December 13, 2005
Ragga little pills
Cannabis-based drugs are storming
the pharmaceutical industry
Ever since a government grow-op in Flin
Flon, Manitoba failed to turn in properly potent pot for now-legal
prescriptions, the free market has taken a foothold, putting a
variety of new pot-based products on the market.
Sativex, a "cannibinoidal spray" has received the most
press by far, primarily because it delivers marijuana’s
active ingredient–tetrahydrocannabinol (THC)–without
the need of a pipe or rolling paper. The drug helps ease the neurological
symptoms of Mulitple Sclerosis sufferers.
Meanwhile, a more modest product call Med-Marijuana has hit pharmacy
shelves across the country, promising pain relief for osteo-arthritis
sufferers. The natural remedy carries a low profile in legalization
debates since there’s no potential to get high: all it offers
is a dose of marijuana-seed oil in a gel caplet. But the product
has rapidly gained a following in a middle-aged population tired
of testing every new anti-inflammatory, pain-killing, gut-corroding
arthritis pill being pushed by the mainstream pharmaceutical industry.
Shirley Martin, a 53 year-old arthritis sufferer, is Alberta’s
first distributor of the herbal remedy. She began promoting the
natural remedy after trying Med-Marijuana on the advice of her
sister, another arthritis sufferer.
"I’m open minded. I’ve never even tried marijuana,
never smoked it, but I’m not a prude," she said.
Arthritis hit Martin’s sister hard. Barely able to cope
with climbing a staircase on her worst days, she fell into a depression.
Conventional painkillers didn’t help much, so she tried
out Med-Marijuana, and found some relief. Martin followed suit.
"I get a little emotional about it. Having arthritis for
so many years, it’s pretty amazing to go just a day without
any pain," the pill promoter said. "Once you get past
the ‘tee hee, it’s marijuana’ thing, it’s
a serious product."
Martin scored big by getting the product into 19 Super Drug Mart’s
in Calgary, but average folk in rural Alberta are also buying
in. Med-Marijuana is now sold in pharmacies in Drumheller, Okotoks,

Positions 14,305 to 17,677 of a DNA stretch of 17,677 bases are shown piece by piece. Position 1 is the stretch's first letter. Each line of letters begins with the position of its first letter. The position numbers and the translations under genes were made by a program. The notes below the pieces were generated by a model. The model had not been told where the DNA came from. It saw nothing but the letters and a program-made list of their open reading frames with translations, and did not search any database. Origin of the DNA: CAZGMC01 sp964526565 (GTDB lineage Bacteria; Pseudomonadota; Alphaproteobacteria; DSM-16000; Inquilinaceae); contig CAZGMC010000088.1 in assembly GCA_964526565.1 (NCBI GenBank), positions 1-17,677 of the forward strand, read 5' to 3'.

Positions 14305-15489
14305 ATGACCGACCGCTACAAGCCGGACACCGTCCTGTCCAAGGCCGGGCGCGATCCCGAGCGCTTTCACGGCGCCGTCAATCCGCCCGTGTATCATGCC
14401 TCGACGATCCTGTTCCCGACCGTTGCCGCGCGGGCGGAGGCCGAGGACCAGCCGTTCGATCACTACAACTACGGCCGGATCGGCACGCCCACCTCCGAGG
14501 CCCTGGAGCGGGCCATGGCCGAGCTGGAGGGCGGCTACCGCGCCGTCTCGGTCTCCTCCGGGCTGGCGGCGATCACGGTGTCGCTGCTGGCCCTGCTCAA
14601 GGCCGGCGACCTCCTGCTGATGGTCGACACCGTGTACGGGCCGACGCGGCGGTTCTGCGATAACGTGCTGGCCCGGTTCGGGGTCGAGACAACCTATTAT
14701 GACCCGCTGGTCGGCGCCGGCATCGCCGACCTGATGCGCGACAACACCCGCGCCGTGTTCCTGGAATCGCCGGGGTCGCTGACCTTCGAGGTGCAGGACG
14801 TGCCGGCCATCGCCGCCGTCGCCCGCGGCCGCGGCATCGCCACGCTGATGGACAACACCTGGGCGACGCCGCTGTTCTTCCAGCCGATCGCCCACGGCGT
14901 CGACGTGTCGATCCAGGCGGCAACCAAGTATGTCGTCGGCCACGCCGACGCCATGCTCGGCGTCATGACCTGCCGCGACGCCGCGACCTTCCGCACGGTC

Airdre, and Strathmore. This week the pills are due to hit the
shelves in Ft. McMurray’s Real Canadian Superstore.
Med-Marijuana is little more than hemp oil derived from what the
company calls "pharmaceutical quality" cannabis seed
pressings. The key ingredient, GLA (Gamma Linolenic Acid), is
also found in Evening Primrose Oil (but in far lesser quantity,
according to Med-Marijuana), and is an essential Omega 6 fatty
Most North American diets already contain too much Omega 6, which
contributes to long-term diseases such as heart disease, cancer,
asthma, arthritis, and depression as well as, possibly, increased
risk of infection, according the University of Maryland Medical
But not all Omega 6’s are equal. GLA has even been found
to counter the inflammation caused by a high Omega 6 diet. And
it has a history of folk use for the treatment of allergies and
muscle stiffness. The University observed that scientific studies
are mixed on the overall benefit of GLA, but tend to support Med-Marijuana’s
claim that the GLA-rich essential oil could provide benefits to
many sufferers of many different ailments. The University outlined
evidence supporting the use of GLA to help ease symptoms like
the numbness some diabetics feel in their extremities; Sjögren's
syndrome (often demonstrated, ironically, by dry eyes and dry
mouth); menopause and premenstrual syndrome; eczema and allergies;
attention deficit hyperactivity disorder; and genetically linked
Natural supplement producers aren’t the only ones jumping
on (or off) the pot wagon. Pharmaceutical corporation Sanofi-Aventis
plans an early 2006 release of a weight loss/anti-obesity drug
called Acomplia. The company’s scientists, working from
the observation that pot users get "the munchies" after
smoking, guessed that blocking cannabinoid receptors might reduce
the urge to eat. The great hope is that the drug will help users
shed pounds without suffering the amphetamine side effects associated
with other weight loss drugs. Clinical trials are said to be promising.
No word on whether this legal drug will kill your illegal buzz